As the Duke and Duchess of Cambridge landed on the tiny dirt airstrip in Marau on the southern tip of the main island of Guadalcanal, they were challenged by fearsome spear-carrying warriors, in white war paint and whooping aggressively.The warriors only laid down their arms when, in keeping with local tradition, the chief of the Tetekanji area, Cassiano Lovoli, 65, decided the royal couple were friendly and did not "bring death".
Then four teenage girls presented them with long necklaces made of tiny pieces of shell and dolphin teeth, each of which took up to three months to produce, and which are used instead of money in many of the island communities. The couple's 15-minute visit had caused such excitement that people walked up to six hours through forest paths to get there.
From Marau they were taken to the island of Marapa, where a traditional ceremonial welcome involved men blowing conches and women standing in the water, splashing rhythmically to attract sharks, which they treat with reverence.
"This is amazing," said the Duchess, who had changed into a navy blue Mulberry dress. But the best was still to come, as the couple boarded a traditional war canoe, escorted by swimmers disguised as sharks, who would traditionally have been part of raiding parties when island tribes were at war.
The canoe took them to the tiny paradise island of Tuvanipupu, where the couple spent their last night in a £780-a-night thatched bungalow cut off from the outside world.
As they landed on the beach, where they were welcomed with garlands of orchids, the couple took off their shoes ("and your socks", as the Duchess reminded her husband) and made their way to House No?1, their home until the morning, surrounded by newly-installed bamboo fencing to give them total privacy. The bungalow, one of only nine on the island, has a large open-plan living and sleeping area (including a fridge stocked with champagne), and an indoor bathroom leading to an outdoor shower.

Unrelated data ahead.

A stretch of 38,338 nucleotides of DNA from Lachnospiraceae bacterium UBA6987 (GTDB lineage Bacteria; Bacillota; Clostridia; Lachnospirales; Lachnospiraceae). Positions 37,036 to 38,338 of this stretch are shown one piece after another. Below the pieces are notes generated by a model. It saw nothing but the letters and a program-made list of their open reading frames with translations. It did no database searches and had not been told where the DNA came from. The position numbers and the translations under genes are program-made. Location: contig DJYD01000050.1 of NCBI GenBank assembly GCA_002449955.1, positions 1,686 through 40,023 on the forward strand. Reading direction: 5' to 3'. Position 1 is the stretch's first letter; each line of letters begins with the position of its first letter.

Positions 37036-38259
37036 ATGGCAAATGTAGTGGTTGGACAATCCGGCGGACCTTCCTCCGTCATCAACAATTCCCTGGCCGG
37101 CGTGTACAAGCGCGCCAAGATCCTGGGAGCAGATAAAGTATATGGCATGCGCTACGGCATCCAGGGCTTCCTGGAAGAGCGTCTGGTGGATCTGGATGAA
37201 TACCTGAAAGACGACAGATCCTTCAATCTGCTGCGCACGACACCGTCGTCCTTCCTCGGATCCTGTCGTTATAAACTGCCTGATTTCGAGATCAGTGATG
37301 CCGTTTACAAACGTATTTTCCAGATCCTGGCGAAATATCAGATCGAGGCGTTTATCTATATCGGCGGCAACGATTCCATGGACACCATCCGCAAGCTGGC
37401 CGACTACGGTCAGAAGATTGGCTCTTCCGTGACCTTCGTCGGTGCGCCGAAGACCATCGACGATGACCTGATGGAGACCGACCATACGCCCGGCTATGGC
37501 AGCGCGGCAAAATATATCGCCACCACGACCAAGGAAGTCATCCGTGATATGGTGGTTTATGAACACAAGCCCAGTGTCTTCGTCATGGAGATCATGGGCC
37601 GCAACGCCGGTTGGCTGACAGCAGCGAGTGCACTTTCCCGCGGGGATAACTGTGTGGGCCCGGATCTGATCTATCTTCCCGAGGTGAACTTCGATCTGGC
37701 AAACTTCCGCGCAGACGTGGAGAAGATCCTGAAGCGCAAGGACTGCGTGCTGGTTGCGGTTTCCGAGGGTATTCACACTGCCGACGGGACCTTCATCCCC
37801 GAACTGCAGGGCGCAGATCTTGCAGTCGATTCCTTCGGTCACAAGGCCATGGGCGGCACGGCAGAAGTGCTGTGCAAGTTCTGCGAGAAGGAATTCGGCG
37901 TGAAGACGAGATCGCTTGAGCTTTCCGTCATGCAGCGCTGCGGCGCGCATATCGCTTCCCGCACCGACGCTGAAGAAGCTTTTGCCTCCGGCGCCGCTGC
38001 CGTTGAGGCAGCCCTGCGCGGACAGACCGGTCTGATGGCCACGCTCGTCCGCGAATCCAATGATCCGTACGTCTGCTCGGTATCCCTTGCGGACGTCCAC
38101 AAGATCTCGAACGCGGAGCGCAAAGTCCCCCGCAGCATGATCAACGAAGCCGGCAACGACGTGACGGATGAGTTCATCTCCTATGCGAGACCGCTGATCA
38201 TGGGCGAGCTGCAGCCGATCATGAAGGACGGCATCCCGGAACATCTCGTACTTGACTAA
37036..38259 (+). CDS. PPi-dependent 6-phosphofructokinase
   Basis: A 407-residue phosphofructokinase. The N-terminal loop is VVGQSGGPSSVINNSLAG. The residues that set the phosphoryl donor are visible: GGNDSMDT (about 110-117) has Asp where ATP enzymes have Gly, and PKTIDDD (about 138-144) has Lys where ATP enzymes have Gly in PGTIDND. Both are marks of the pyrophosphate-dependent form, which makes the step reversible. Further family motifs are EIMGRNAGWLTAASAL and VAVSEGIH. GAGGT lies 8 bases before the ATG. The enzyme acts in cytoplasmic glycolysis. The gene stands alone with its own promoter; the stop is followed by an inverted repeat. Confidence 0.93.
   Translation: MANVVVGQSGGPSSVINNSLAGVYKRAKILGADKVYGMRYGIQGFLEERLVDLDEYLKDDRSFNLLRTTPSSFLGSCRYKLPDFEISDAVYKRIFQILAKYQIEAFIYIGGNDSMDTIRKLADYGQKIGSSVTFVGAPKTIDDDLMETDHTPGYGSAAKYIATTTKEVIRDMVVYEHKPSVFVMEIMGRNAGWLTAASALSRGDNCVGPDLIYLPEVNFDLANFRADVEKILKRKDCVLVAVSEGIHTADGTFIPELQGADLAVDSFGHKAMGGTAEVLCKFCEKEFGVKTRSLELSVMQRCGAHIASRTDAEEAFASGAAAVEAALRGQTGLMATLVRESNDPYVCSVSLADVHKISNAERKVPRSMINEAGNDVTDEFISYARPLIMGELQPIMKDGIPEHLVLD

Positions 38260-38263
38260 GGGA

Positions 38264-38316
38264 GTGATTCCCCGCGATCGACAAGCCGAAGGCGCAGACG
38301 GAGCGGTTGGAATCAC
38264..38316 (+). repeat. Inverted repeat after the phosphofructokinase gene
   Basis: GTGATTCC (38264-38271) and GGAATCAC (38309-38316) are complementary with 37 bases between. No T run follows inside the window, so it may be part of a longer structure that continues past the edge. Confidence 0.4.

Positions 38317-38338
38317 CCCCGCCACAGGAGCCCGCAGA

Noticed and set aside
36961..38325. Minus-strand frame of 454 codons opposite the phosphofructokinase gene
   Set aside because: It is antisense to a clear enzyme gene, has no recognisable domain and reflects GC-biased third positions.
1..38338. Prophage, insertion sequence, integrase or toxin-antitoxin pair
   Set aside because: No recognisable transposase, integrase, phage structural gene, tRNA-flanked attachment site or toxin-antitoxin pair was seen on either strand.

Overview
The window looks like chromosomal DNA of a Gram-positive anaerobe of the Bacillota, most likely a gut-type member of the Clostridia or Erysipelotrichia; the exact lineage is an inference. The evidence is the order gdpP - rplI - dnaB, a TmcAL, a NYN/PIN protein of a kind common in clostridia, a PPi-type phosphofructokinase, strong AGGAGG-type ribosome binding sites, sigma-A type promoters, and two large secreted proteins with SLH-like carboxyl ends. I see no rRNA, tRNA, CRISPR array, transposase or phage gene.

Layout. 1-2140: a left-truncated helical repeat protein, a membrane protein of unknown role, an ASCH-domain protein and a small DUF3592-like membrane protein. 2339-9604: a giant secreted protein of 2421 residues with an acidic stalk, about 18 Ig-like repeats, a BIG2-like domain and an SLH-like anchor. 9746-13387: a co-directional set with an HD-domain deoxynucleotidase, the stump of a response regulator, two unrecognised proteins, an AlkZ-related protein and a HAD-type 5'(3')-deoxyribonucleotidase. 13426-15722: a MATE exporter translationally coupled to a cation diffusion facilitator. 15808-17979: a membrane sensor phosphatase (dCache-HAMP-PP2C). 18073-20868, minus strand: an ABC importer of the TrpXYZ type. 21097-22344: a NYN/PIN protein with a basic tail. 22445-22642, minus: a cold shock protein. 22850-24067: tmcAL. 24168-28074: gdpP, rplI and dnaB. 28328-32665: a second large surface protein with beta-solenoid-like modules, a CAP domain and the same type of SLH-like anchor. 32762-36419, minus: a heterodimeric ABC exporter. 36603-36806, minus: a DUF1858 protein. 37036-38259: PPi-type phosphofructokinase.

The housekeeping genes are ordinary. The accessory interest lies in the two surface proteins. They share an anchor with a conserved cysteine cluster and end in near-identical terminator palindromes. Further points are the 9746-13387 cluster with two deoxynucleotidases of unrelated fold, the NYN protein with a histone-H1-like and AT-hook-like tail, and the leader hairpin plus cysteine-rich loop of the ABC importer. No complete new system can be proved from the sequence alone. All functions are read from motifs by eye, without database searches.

"It's built for two people," said the island's co-owner Pamela Kimberly, 64. "It's sexy?... romantic."
She added: "We've had all sorts of requests from VIPs [who have stayed here], people who have wanted to bring private chefs, fly in furniture and so on. But the Duke and Duchess are so down to earth. They haven't asked for one thing."
The couple began their evening with dinner for two on their candlelit deck, which included chilli mud crab and vegetables from the island's own garden. Mrs Kimberly said that nights on the island were "peaceful and romantic". She added: "There are no motorboats going by on the water, it's still?... sometimes you might get a canoe going by with a local singing. It's special."
After a refreshing night's sleep, their breakfast menu was to include the eggs of coconut-fed chickens, home-made bread, home-made jam, fruit platters and fresh juices. Fresh snorkelling gear had been placed in their bungalow, so that the couple could paddle out to coral reefs in the morning and swim among blue starfish, dugongs, and the occasional reef shark.
Earlier in the day, they had made time in their hectic schedule to spend half an hour talking privately - and cordially - to members of the British media, a tradition on royal tours. It was the clearest possible signal that, despite their legal action against a French magazine for publishing topless pictures of the Duchess, the couple are determined not to allow the episode to encroach on any other aspect of their official duties.